I wanted to share with you this issue of the Jobseeking is Hard newsletter because Adam does a good job explaining why it’s so important that job seekers remember the importance of asking questions because they are interviewing too.
First, the background:
“It’s cliche, but you really are interviewing the company as much as they’re interviewing you. The whole idea of interviewing isn’t to “get a job.” It’s to assess fit for both parties. Yes, the goal is to find a job, but one that aligns with your wants and needs…otherwise you will find yourself on the job hunt again. Just as companies do their due diligence on you, you should thoroughly vet the company, hiring manager, and position to ensure it is what you want, both short and long term.”
This is hard to argue with. You should consider whether this is a place where you want to work during the interview process. Adam goes on to suggest some questions, and I was pleasantly surprised to see that one of them was a question I’ve often asked myself and have suggested to anyone who is interviewing.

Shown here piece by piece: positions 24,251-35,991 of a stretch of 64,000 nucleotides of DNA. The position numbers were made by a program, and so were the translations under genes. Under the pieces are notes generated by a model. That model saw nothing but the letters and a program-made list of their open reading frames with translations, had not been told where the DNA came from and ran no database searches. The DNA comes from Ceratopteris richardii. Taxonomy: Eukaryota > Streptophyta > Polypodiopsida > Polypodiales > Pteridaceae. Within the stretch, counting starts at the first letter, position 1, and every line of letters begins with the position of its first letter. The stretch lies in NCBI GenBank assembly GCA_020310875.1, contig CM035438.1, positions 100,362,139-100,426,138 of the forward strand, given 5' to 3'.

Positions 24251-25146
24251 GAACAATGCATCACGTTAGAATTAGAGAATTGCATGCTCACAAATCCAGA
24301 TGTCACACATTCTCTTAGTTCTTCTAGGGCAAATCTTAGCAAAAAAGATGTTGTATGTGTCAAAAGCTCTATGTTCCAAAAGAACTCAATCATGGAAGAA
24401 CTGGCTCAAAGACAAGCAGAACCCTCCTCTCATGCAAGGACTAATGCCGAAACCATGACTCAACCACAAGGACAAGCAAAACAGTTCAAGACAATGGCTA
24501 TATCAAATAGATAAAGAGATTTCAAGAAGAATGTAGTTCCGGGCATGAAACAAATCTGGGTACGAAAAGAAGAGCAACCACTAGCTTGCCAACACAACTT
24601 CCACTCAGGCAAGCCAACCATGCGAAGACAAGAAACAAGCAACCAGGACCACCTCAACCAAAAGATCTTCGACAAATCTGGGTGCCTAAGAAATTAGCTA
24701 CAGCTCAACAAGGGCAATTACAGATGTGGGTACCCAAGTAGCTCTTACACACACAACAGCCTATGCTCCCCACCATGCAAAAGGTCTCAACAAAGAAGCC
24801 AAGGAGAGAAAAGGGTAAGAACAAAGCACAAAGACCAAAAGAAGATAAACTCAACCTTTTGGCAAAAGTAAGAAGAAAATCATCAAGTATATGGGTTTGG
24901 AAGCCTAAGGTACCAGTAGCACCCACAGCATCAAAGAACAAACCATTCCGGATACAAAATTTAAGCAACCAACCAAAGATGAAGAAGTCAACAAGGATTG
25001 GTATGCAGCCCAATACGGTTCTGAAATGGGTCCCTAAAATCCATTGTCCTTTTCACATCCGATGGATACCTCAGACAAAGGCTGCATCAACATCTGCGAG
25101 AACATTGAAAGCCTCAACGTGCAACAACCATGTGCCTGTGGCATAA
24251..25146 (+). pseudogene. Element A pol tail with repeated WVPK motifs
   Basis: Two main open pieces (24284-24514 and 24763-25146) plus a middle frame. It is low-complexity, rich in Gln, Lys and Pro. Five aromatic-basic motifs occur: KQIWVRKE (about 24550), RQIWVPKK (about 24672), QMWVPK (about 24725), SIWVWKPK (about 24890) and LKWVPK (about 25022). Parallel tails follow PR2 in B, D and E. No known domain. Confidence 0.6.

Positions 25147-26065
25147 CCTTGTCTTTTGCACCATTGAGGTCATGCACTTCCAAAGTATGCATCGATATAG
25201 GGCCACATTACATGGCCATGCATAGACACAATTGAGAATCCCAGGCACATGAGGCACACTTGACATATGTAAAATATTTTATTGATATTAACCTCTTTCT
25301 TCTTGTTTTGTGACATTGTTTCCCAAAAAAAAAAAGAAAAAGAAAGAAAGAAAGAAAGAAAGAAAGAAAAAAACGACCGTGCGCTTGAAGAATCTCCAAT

2) Ask the hiring manager what “success” would look like for this role in 30, 60, & 90 days. Understanding expectations allows the candidate to fully understand what they are getting into. Again, it allows you to frame your experience based on what the company is looking for in a new hire. Have you done it before? What lessons have you learned? And if the hiring manager isn’t sure, you might be stepping into an unwinnable situation, so try to nail down expectations before accepting an offer.
I’ve watched more than one interviewer struggle to answer this question, I’ve heard stories of just some really poor answers, and I’ve had interviewers answer this in very clear detail. The ones who were prepared to answer that question were the ones who had already considered the metrics that would be involved in measuring employees and who, frankly, made a better fit. Knowing how you’re being measured allows you to start on the first day knowing what’s expected of you and what is important. How could you not want that? How could you hire someone and not know what success looks like for that hire? It’s not a good sign for you as a hiring manager or for the culture of your organization.
There are more questions, some I’ve asked before, and others I’m going to consider the next time I’m interviewing for a new position.
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